The Integrity Gap

In a scathing memo today , the Obama campaign describes Clinton’s “history of misleading voters” on issues like—deep breath—NAFTA, the Family Medical Leave Act, her Iraq vote, her foreign-policy experience, Jeremiah Wright, Obama’s religion, and her “35 years of public service.” It weaves these examples into a larger case that voters consider Clinton too untrustworthy to be president, citing as a coup de grace a new Gallup poll showing that only 44 percent of Americans consider Clinton “honest and trustworthy,” whereas 63 percent would say that about Obama.

But they ignore the poll’s most telling numbers: that a whopping 67 percent of Americans think John McCain is trustworthy.

If you’re surprised to see that McCain’s trust rating is so high, that’s probably because you’ve been paying attention to his reversal on Bush’s tax cuts , his recent 180-degree embrace of the religious right, and his close relationships with lobbyists. Needless to say, most people don’t know or don’t care. However well-known among reporters and commentators, McCain’s deviations from straight talk haven’t penetrated the national consciousness. To the average voter, McCain is still a maverick. And the Gallup numbers reflect that.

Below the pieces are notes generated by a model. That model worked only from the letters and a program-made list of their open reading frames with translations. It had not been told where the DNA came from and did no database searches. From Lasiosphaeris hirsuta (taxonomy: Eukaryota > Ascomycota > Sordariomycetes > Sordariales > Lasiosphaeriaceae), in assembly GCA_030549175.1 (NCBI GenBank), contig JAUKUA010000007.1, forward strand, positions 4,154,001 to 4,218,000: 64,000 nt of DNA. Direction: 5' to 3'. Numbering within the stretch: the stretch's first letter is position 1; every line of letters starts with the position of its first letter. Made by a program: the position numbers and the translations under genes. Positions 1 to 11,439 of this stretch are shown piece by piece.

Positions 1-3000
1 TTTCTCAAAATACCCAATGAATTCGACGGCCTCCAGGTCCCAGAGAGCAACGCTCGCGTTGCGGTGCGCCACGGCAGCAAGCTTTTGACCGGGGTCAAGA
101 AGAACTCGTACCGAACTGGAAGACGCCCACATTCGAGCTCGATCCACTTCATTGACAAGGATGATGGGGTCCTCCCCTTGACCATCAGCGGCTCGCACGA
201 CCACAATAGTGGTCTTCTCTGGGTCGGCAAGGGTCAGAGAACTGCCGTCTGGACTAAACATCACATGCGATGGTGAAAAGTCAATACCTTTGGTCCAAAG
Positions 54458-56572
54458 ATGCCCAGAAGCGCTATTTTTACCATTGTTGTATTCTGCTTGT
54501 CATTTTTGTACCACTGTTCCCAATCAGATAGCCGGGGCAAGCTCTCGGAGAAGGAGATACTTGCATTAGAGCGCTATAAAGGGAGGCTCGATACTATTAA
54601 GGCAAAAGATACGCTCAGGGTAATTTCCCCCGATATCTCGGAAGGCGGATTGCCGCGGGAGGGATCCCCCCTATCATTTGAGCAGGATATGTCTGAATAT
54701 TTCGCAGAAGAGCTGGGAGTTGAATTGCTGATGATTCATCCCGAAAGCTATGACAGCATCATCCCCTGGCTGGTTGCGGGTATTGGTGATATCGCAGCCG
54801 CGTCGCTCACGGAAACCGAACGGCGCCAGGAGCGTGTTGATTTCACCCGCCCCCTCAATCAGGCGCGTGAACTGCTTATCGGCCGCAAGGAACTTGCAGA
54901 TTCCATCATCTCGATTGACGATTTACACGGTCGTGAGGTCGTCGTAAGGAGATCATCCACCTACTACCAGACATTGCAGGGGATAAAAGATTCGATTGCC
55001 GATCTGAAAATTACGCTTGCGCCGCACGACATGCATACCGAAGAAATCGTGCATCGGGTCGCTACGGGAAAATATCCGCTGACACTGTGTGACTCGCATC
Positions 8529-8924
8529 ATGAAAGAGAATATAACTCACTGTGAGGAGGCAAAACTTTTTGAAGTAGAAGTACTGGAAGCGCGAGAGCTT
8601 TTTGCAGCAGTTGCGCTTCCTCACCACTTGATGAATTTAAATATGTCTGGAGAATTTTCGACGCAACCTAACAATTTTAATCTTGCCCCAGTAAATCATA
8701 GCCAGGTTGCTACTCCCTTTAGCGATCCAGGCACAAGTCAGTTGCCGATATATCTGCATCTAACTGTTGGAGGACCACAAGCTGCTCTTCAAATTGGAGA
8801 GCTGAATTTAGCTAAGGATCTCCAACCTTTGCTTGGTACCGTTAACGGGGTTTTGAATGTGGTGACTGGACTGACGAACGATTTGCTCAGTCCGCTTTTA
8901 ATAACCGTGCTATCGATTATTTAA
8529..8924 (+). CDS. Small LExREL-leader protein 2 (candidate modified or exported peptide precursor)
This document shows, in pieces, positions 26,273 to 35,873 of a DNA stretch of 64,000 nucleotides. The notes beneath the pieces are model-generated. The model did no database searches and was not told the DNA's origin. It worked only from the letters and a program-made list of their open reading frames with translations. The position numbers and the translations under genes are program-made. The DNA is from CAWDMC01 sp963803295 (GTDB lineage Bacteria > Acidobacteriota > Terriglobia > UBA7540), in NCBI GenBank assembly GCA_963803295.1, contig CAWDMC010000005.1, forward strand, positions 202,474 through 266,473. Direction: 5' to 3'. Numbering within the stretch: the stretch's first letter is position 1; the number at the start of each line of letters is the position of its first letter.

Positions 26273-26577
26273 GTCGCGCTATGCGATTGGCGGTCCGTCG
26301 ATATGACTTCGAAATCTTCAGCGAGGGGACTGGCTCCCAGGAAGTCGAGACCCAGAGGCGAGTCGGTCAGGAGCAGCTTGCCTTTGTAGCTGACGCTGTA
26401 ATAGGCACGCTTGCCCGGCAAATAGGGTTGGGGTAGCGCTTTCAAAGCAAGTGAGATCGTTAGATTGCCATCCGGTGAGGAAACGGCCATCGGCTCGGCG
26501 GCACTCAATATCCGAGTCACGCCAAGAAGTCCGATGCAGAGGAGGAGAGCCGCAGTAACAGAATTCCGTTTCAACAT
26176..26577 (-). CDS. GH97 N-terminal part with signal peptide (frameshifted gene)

McCain’s relative strength on the “trust” question could also owe to the relative quietude on the Republican front right now. While Clinton and Obama shred each other on the front page, McCain gets to schmooze donors, write legislation, and take long diplomatic trips, pausing only to lob the occasional hand grenade over into the Democratic bunker. Maybe that’s also why 20 percent of Dems say that if their candidate doesn’t win, they would vote for McCain, according to one poll. Given the state of both contests right now, no wonder voters think McCain has more integrity.